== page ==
Jack is certainly right that Senator Paul "is painting a misleadingly very unattractive picture of the circumstances in which the United States uses drones abroad in words that will now be played around the world as credible statements of U.S. policy." He's also right that "Congress should debate these issues responsibly, at least roughly consistent with the truth, and without recourse to outlandish hypotheticals portrayed as administration positions." My quibble with Jack's reaction--and the central reason why, misstatements and other serious disagreements with him notwithstanding, I actually think there's something admirable about the ongoing actions of the junior Senator from Kentucky--is the pervasive secrecy surrounding our drone program.
Yes, I am as sure as Jack as that Senator Paul's hypotheticals are "outlandish," and yes, I'm as sure as Jack is that some of what Senator Paul is saying is "painting a misleadingly very unattractive picture" of the U.S. government's actual policy with regard to drone strikes. But that's solely because I (and, I suspect, Jack) trust the current Administration--and those working on its behalf--and can't imagine a scenario in which it would resort to the use of force (or believe that it would be lawful for it to do so) in circumstances remotely resembling those described by Senator Paul this afternoon and evening, or by Senator Cruz during this morning's Senate Judiciary Committee hearing. But that's just what we think. Critically, it's not because we actually know how the government conceives of its authority, or the limits thereof, in spite (if not because) of the "white paper."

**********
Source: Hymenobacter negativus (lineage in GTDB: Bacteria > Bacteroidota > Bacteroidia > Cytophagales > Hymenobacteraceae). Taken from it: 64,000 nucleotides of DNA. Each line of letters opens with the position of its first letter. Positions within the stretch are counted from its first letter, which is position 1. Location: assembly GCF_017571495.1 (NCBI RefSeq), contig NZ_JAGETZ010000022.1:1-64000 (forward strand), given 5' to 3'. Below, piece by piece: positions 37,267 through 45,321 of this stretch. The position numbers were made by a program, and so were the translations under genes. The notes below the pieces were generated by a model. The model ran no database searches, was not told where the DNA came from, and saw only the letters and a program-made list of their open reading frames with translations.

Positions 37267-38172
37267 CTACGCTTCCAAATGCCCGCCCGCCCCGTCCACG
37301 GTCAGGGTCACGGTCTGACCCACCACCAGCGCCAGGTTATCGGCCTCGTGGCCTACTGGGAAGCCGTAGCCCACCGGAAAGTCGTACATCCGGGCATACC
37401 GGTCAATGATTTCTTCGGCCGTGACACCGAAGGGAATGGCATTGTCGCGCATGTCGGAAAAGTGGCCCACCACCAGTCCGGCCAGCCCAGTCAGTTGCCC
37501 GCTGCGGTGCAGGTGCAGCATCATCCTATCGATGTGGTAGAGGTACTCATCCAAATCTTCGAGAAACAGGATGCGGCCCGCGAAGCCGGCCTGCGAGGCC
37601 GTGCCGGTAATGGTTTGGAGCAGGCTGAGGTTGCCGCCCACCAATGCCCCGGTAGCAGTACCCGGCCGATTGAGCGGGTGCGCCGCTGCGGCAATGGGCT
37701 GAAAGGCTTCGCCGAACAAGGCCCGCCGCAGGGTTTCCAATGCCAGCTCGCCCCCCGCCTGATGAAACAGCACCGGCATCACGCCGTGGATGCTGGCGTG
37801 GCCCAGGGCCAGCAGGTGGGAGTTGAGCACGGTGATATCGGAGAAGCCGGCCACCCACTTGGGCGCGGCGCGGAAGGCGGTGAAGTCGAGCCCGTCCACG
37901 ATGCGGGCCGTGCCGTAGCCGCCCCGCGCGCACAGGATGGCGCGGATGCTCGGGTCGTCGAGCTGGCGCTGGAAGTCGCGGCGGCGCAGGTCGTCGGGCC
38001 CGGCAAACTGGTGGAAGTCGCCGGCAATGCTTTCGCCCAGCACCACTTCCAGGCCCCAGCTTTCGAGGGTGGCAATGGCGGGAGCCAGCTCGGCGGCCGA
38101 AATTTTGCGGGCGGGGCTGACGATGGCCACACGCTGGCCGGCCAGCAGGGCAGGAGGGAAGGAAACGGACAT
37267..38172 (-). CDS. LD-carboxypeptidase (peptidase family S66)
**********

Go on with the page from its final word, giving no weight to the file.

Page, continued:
And that's the real problem here: However responsibly the Obama Administration has actually acted when it comes to targeted killings, however careful it has actually been in selecting targets and trying to minimize both false positives and collateral damage, there comes a point where the public has a right to not just take its word for it. After all, as Justice Jackson put it 60 years ago, "due process of law is not for the sole benefit of an accused. It is the best insurance for the Government itself against those blunders which leave lasting stains on a system of justice but which are bound to occur on ex parte consideration."
If a Mr. Smith Goes to Washington-style filibuster is the only leverage that a junior Senator has to make that point, and to actually try to force the Executive Branch to provide more details to the public about just what authority it believes it possesses, then I'm hard-pressed to begrudge him the right to try... Senator Paul may be deeply misguided in thinking that the problem is drone strikes against U.S. citizens and/or on U.S. soil, as opposed to the far more immediate (and pervasive) problem of strikes against non-citizens overseas. But regardless of his rhetoric or his motivation, it's hard to disagree that this entire discussion would only be advanced by a more comprehensive public defense by the Executive Branch.